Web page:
Dead men walking - The halls of VoiceCon 2009

As I walk through the exhibit hall one more time, I look at the millions of dollars spent in exhibits and staff and wonder if these companies are putting money away to adapt to the sudden transition that will occur within the next few VoiceCon events. Yesterday, I had an interesting conversation with a Cisco representative, who I will not name. The conversation started out casual "hey you're the enemy, we can't been seen talking in public!". After which we actually discussed how companies like Cisco are going to compete in this new software + services unified communications marketplace.

When CUPS and CUCM and these piece of crap contact center applications I purposely made each exhibitor demo to me are all out of commission and irrelevant because they are too costly and have no application integration, how will these organizations adapt? Short answer, no idea! The question I asked was definitely loaded and I apologized to the guy for giving him a hard time as it's his job to sell. So what I proposed was something I most of the time talk about in my speeches quoting Steve Jobs' "do one thing really well" mantra. That is that these manufacturers need to focus on what they do best and what they do best is manufacturer state of the art phone devices, switches and routers.

The same advice goes to Microsoft as well. Please stop making phone devices! Disclosure warning: This is the reason we (Evangelyze Communications) developed our SmartSIP product. No customer wants a Microsoft IP phone device, especially when they have already spent thousands or millions of dollars worldwide on these devices. Customers also see that Office Communications Server handles most of the functionality necessary to replace their costly Cisco CUCM and CUPS environment. So we say, keep your phones, keep your switches and routers, and put a Microsoft OCS server in the middle. We'll handle the G.711 to RTAudio translation and everyone is happy. Cisco makes money, Microsoft makes money, the sales reps are happy, and everyone works together to provide the customer with what they actually want.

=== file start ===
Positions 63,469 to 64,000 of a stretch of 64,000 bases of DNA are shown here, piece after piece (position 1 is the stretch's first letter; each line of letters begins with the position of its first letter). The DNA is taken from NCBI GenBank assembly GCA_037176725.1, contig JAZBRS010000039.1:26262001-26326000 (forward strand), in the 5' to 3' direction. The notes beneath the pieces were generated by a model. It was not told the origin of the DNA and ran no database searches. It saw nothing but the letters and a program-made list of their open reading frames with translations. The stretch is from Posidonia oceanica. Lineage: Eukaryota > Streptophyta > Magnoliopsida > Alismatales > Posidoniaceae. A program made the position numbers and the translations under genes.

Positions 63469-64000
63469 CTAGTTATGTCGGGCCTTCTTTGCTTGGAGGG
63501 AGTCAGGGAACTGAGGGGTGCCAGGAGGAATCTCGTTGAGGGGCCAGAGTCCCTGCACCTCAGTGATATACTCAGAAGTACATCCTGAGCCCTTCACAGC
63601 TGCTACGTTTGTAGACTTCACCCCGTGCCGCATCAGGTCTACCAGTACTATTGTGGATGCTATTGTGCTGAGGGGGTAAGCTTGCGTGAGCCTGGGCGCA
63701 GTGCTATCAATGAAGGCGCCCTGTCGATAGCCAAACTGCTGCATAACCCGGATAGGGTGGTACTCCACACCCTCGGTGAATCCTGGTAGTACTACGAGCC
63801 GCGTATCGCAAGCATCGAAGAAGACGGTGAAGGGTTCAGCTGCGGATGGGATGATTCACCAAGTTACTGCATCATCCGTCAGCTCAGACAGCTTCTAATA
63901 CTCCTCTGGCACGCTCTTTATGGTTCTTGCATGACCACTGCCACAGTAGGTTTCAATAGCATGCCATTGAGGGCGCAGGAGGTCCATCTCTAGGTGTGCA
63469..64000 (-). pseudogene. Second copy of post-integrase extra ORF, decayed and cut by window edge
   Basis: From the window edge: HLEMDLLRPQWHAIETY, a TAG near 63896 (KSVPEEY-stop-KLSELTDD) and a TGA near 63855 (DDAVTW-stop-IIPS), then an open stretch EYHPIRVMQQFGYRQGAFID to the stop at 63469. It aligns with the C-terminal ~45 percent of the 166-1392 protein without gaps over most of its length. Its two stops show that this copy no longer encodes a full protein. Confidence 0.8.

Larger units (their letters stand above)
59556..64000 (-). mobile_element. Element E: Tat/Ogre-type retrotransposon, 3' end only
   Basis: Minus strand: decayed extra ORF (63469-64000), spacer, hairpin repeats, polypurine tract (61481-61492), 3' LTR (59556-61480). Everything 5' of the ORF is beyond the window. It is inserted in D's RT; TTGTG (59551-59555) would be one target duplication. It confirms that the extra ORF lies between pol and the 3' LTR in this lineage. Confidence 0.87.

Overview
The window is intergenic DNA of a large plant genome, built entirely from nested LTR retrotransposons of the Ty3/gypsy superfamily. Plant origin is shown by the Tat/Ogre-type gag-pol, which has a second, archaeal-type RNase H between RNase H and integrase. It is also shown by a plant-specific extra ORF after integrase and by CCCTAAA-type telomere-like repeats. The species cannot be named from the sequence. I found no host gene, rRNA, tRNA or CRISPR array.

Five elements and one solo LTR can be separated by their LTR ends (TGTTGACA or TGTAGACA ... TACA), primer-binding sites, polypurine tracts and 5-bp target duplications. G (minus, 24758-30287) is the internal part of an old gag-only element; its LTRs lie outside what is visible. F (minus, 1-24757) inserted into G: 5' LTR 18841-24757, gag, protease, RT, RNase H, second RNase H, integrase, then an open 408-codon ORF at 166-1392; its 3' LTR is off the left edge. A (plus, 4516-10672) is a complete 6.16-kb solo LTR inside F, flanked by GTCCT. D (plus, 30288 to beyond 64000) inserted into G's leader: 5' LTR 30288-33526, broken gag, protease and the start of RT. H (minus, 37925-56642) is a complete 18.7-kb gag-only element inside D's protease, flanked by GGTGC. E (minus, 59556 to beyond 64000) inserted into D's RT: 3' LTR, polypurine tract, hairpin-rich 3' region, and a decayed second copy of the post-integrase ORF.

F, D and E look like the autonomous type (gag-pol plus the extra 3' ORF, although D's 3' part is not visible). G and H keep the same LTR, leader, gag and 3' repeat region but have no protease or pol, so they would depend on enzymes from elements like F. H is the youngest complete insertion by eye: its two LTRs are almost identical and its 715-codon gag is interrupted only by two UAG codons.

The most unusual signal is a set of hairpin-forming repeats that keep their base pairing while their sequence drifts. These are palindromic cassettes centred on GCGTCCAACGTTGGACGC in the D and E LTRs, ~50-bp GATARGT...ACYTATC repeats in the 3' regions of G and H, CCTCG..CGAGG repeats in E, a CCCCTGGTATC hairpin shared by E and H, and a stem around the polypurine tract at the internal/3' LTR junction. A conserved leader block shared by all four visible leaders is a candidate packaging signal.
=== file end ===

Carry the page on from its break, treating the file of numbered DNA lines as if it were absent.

The same thing goes for existing voice carriers on the SIP Trunking side. Microsoft has chosen TCP because of their care for customer's security. The reality is that this conversation between TCP and UDP has been going on forever and these customers have already made the decision to not have to deal with issues around TCP and understand the security risk around UDP and close the holes with expensive devices. So instead of forcing customers to pick from 1 or 2 "approved" SIP trunking providers, we (Evangelyze Communications) support them all. Again, the message is to focus on what you do best.

Microsoft will own the server, the application platform, and hosted services. They do not need to be in the IP Phone business, but hey, whatever. They also don't belong in the switch and routing layer either, nor should they dictate what goes on the outside. These are customer decisions and the customer should have the right to choose one way or the other either based on cost savings, functionality, integration, etc. It should not be forced or dictated in a monopolistic mandate from the manufacturer. This is why SmartSIP will transform the industry. Oh yea, and we didn't have to pay to launch this idea.

As of today we have 55 new customers in beta and we have stirred up a hornets nest at VoiceCon. Not from the sales and field who think this is the greatest thing to happen in the industry since the creation of SIP, but with the product manufacturers who only needed a simple conversation and co-testing agreements to ensure a quality service that supports their product vision and enables their field and sales organization to open deals once lost to them before.

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